DTN Technically Speaking Blog

Can Surging Kansas City Wheat Market Extend Bull Run?

Dana Mantini
By  Dana Mantini , Senior Market Analyst
The chart above is a daily chart of Kansas City July wheat showing four straight higher days, with KC July having rallied more than $1.25 from last week's low. (DTN ProphetX chart by Dana Mantini)

Since the third week in April, KC July wheat had plunged nearly $1.50 per bushel on fund selling tied to the sharp fall in Russian and EU wheat values, as both Russia and Ukraine had captured much of world wheat demand, and the Paris milling wheat market had also plunged. However, in a bounce back, which began four days ago, KC July recovered nearly $1.25 of those losses as of early Monday. With U.S. wheat stocks falling to a nine-year low and world stocks at a seven-year low, the worst U.S. winter wheat conditions in several years were seemingly being ignored by the market. Traders will anxiously wait for Monday's crop progress report to see if there was much, if any, improvement in conditions. However, rains which fell in the driest areas of the HRW belt were likely to be too little and much too late, with abandonment rates expected to be very high. We may find out more following the Wheat Quality Council Tour, set to begin on May 15.

KC July, even after this rally, is far from being overbought, although we could see a short-term downward correction. The next resistance above the current market is not found until KC July gets into the $8.80 to $$8.95 area. With the prospect for the Ukraine shipping corridor to end in 10 days if Russia does not agree, and with lower 2023 production also expected in Russia and Ukraine, and Australia possibly looking at a return of drought if El Nino sets in, it would not be a surprise for the wheat rally to extend. And, by the way, managed-money funds as of last Tuesday were still short a huge 126,000 contracts (630 mb) of Chicago wheat -- a bullish flame waiting to be ignited.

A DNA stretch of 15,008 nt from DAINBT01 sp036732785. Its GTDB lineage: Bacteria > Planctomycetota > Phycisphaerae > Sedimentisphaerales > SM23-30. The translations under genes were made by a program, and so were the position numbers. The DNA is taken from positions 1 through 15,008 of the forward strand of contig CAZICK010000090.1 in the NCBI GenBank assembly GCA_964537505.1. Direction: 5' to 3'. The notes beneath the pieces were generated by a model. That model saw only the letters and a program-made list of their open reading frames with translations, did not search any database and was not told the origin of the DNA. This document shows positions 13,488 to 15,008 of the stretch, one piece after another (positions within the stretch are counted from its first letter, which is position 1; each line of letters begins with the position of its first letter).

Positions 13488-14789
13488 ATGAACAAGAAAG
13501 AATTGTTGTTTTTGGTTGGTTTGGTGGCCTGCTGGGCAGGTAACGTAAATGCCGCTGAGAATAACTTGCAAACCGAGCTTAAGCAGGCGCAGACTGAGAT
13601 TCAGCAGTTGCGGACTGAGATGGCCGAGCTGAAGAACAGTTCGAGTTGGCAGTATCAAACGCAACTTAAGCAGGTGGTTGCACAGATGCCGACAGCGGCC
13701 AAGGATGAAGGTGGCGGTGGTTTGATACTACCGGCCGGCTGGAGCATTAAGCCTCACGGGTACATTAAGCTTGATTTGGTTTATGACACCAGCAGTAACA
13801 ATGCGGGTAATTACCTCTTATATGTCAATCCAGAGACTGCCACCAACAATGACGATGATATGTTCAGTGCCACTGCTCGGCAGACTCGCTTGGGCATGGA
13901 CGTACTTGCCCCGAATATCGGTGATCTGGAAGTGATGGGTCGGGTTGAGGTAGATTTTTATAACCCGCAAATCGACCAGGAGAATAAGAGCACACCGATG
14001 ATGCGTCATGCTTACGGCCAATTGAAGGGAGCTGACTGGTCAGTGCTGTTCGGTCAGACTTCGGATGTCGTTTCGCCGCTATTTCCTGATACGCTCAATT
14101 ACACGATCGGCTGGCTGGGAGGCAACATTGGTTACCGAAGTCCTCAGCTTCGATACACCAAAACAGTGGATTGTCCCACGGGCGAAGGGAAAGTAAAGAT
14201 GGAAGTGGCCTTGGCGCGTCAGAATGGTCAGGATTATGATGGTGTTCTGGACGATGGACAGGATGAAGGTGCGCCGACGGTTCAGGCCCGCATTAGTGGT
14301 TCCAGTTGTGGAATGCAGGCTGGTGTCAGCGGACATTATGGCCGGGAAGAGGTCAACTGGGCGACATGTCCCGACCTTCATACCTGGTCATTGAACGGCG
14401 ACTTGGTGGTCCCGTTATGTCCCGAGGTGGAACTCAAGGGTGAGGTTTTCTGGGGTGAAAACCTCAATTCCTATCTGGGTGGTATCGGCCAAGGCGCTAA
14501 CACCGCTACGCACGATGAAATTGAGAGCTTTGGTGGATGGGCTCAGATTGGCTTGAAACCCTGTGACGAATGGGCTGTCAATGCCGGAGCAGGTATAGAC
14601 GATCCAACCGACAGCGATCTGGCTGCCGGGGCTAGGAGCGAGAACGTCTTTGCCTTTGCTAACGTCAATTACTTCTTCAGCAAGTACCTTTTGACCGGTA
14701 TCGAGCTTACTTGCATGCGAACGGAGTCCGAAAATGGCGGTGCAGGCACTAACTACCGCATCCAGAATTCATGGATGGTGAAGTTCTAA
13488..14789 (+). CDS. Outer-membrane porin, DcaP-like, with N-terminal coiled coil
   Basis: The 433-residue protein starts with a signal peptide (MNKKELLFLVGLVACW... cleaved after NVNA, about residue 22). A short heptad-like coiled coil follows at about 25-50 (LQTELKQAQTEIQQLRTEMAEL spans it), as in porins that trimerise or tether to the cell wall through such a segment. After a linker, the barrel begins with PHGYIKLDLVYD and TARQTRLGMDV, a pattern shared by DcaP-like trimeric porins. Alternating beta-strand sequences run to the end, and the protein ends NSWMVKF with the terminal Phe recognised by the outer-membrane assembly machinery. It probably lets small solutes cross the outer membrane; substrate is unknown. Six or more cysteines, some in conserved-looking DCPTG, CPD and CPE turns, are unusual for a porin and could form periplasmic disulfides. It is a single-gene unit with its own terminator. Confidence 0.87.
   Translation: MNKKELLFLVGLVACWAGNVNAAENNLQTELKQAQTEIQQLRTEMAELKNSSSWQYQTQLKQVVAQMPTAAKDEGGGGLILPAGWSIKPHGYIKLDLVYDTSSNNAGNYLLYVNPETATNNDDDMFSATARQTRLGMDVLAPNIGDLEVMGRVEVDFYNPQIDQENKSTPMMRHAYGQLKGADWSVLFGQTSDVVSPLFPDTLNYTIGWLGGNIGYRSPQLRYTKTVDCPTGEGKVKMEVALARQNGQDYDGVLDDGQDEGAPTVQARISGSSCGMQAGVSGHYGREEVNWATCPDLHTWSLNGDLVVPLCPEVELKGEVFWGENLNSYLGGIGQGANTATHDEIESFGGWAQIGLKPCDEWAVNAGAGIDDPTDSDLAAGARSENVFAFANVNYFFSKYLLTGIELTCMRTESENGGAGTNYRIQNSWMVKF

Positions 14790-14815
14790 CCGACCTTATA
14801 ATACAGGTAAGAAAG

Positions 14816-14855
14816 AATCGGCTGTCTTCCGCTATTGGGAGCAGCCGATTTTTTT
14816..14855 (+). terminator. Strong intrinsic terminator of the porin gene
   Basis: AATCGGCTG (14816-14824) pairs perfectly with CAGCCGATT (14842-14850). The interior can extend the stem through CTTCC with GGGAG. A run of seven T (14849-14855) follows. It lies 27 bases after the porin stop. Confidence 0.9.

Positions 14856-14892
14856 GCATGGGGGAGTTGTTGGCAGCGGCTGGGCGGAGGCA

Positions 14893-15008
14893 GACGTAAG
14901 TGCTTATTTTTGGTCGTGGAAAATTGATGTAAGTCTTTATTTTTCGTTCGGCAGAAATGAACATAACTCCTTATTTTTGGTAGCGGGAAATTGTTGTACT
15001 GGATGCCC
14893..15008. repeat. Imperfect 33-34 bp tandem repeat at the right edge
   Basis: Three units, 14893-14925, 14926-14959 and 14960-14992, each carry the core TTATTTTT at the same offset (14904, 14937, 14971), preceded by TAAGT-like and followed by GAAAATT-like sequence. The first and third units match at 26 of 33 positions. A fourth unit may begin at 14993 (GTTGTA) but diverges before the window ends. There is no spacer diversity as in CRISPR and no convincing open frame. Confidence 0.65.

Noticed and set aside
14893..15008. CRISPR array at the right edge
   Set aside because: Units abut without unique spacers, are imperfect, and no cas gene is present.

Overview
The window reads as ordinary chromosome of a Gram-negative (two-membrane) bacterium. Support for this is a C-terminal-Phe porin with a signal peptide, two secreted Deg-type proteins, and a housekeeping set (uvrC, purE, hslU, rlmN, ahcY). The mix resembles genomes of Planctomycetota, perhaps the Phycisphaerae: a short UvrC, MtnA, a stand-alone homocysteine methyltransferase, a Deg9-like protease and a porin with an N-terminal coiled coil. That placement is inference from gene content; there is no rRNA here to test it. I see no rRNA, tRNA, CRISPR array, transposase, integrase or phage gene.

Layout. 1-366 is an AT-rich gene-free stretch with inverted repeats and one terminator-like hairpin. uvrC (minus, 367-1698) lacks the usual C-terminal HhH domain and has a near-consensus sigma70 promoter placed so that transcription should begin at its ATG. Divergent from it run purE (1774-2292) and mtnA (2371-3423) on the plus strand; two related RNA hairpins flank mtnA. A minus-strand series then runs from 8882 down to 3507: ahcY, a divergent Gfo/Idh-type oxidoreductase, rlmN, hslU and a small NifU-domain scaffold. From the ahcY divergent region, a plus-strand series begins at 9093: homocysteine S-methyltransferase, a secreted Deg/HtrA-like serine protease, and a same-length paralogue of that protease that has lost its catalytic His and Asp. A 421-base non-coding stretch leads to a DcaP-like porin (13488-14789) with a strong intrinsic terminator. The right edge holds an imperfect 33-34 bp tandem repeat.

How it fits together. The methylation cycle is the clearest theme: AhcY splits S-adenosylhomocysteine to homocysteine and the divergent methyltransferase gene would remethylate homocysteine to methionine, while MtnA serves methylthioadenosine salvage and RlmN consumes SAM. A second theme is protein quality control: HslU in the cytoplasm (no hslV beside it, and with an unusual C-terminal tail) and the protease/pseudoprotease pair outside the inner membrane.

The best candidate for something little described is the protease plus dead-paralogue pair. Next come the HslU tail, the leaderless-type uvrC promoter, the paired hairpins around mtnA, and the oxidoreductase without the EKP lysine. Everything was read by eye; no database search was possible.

New-crop December corn has made a nice recovery in the past few trading days, but the planting pace is likely ahead of normal once revealed in Monday's crop progress and the weather ahead looks to be conducive to further progress, while recent rains are improving soil moisture. With U.S. corn export sales and inspections still running from lower than a year ago, and with acres expected to be up sharply from last year, bullish corn traders may have their work cut out. On a further December corn rally, look for the area of $5.50 to $6.00 to be one of major resistance.

These bearish factors listed above are not the only things to impact the market, but there are a few reasons to be cautious on the short side. It would certainly appear the chance for another renewal of the Black Sea Grain Initiative on May 18 is unlikely to happen, taking a sizable portion of Ukraine grain off world markets. There is also the fact that managed-money funds last week added 103,000 contracts of shorts in corn, bringing them to a net of 118,000 contracts prior to the growing season and the usual market-moving May WASDE report. Perhaps more importantly, it is expected that WASDE will be forced to lower the Argentine corn crop, perhaps by another 4 million metric tons (mmt) to 5 mmt (157 to 197 mb) on Friday's report.


Comments above are for educational purposes only and are not meant as specific trade recommendations. The buying and selling of grain or grain futures or options involve substantial risk and are not suitable for everyone.

Dana Mantini can be reached at Dana.Mantini@dtn.com

Dana Mantini